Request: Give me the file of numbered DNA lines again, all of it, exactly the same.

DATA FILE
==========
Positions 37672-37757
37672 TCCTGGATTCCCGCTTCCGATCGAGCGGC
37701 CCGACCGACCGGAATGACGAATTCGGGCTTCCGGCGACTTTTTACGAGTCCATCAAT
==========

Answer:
Positions 37672-37757
37672 TCCTGGATTCCCGCTTCCGATCGAGCGGC
37701 CCGACCGACCGGAATGACGAATTCGGGCTTCCGGCGACTTTTTACGAGTCCATCAAT